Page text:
religion is risky. Jesus can attest to that. I guess that’s where the sub-title
A brief tangent…
I purchased “Love
Wins” at my old church’s bookstore (a Starbucks-looking “seeker-friendly
kind of place). I had seen it in the store the previous Sunday but could no
longer find it anywhere on the shelves. It turns out that “Love Wins” had generated too many questions for the church. The
Senior Pastor had asked that it be kept underneath the front counter. It was
available only by request. I can assure that when the last copy was sold no
more were reordered.
I asked for a copy and my purchase was quickly placed in a
plain brown paper bag. It was like buying Christian pornography. Forbidden
wisdom there, Don and Rob…
There’s a current trend among many churches to be
“seeker-friendly”. Contemporary services with great bands constitute the
worship experience now. Sometimes it seems like they should be taking tickets
at the door. The experience is more one of entertainment than worship; for me
I retain a church home in name only. I’m not okay with
sitting in the same place every week only to have the same people ask me if
this is my first time at the church. This tends to happen a lot in
mega-churches. It’s not the worshipper’s fault. Large groups tend to be
My old church has a plethora of Pastors and staff members:
so much so that a large portion of the budget goes to administrative costs.
They do some wonderful and amazing things for the local community and in
missions, but I can’t help but wonder what the early Jesus followers would
think. Just saying…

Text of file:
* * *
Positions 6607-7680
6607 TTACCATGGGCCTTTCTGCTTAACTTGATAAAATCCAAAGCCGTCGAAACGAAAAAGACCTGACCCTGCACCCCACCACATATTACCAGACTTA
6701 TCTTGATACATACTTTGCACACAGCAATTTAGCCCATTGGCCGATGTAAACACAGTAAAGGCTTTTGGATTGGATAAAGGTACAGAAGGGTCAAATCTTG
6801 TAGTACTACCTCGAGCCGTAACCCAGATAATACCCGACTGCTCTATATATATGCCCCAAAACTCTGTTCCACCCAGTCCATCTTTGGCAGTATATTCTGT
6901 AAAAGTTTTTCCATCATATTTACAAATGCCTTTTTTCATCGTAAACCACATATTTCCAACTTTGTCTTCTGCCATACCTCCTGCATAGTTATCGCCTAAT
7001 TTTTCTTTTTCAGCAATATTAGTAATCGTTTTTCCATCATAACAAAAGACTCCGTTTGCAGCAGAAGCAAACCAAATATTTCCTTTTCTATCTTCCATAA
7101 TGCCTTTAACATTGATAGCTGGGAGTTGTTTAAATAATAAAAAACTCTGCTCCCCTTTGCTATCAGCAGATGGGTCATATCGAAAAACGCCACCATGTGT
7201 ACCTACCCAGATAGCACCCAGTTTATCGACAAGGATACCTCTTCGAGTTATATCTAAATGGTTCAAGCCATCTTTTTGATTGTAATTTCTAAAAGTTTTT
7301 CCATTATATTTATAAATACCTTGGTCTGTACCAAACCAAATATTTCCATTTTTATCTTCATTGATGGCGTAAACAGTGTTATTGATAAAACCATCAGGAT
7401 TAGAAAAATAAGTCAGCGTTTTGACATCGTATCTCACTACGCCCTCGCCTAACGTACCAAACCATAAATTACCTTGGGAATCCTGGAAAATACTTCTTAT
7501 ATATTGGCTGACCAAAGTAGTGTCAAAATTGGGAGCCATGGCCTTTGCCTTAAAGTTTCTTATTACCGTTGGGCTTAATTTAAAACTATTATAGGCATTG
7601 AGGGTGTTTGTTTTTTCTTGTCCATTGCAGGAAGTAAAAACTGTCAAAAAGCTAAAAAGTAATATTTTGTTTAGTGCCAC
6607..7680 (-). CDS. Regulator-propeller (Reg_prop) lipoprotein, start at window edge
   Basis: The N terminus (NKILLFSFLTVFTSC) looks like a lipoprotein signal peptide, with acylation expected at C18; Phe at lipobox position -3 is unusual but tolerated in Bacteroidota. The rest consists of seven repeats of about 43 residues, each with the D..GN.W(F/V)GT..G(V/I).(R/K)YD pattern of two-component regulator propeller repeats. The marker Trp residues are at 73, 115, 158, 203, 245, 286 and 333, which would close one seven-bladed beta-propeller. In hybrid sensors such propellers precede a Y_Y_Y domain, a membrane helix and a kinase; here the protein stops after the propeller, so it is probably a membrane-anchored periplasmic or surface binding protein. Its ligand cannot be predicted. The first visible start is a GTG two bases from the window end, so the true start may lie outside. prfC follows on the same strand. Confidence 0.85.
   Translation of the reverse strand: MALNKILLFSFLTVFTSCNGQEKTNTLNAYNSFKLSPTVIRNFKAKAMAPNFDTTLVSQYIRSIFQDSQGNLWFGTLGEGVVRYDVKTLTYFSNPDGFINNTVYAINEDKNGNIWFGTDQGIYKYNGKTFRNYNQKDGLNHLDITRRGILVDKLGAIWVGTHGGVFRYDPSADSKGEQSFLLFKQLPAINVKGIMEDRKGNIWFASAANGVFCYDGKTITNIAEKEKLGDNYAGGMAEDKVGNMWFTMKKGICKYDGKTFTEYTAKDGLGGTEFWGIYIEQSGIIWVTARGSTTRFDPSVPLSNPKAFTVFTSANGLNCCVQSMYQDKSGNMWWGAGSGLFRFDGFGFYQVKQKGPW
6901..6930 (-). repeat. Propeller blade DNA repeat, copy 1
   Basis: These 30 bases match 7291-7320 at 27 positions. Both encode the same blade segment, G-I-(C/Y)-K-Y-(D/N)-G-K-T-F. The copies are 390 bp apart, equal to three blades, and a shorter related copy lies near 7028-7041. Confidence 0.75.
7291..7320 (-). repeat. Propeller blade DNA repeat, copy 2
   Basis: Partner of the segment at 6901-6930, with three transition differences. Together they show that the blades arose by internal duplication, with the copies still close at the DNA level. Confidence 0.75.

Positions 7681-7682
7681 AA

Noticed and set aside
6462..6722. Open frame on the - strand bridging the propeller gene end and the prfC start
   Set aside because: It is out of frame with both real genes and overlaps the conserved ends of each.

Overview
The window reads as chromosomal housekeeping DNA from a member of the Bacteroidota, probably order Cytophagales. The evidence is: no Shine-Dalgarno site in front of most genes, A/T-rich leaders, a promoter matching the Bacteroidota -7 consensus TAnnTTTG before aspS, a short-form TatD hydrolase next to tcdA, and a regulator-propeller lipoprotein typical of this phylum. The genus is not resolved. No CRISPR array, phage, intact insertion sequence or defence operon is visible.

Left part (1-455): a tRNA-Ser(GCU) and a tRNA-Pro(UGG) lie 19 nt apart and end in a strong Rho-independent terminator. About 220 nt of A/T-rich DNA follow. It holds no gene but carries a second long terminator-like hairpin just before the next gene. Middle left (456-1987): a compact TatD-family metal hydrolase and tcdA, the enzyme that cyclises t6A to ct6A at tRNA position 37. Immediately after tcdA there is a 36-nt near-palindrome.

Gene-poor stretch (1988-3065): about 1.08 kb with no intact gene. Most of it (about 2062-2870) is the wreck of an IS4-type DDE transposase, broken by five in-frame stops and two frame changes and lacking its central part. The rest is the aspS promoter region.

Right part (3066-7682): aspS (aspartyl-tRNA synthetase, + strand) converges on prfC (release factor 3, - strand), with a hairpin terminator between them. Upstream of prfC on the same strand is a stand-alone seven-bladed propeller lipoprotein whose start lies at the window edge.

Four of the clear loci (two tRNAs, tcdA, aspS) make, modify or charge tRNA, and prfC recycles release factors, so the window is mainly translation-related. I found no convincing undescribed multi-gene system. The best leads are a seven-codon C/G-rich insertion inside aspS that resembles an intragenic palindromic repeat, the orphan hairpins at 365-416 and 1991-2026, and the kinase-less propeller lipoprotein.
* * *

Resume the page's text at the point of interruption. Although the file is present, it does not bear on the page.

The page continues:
I used to work on quite a few service projects the church
took on, many of them having to do with community gardens and almost always
working with young people. I was invited to go with the Youth Group on a
service project to New Mexico. When they ran a background check (yes, a
background check!) they learned I had a felony conviction from my old life
involving bouncing paper. Suddenly, I was unfit to work with the young people
I’d been working with for over five years. They said it was a question of
liability, but I think they were afraid I’d teach the teenagers how to pass bad
Honestly, I was pissed. I felt betrayed. Church was supposed
to be a place of forgiveness and healing, not a business concerned with
liability and self-protection. I tried to move past my feelings. I continued to
attend for a while, and probably well past the expiration date…
My friend and mentor, Rusty, taught a class I enjoyed and corporate spiritual growth took place within our small, class-sized community. Unfortunately, the class was cancelled, and he was made the ‘Online’ Minister. Churches have gotten tech-savvy in the pursuit of new converts (and additional dollars? – I know, I’m a bit cynical). Quite frankly, the online community simply isn’t the same for me. I spend enough time in front of a computer screen.
I don’t think I’ve attended a service at my old church in
three or four years. My spiritual appetite has been fed in other places:
“being” the church instead of “going” to church. I get to do that daily. I’m
blessed to work with a non-profit, Unity Unlimited, Inc. and Opal’s Farm, that
is faith-based and inclusive of everyone. Its mission is to provide for and minister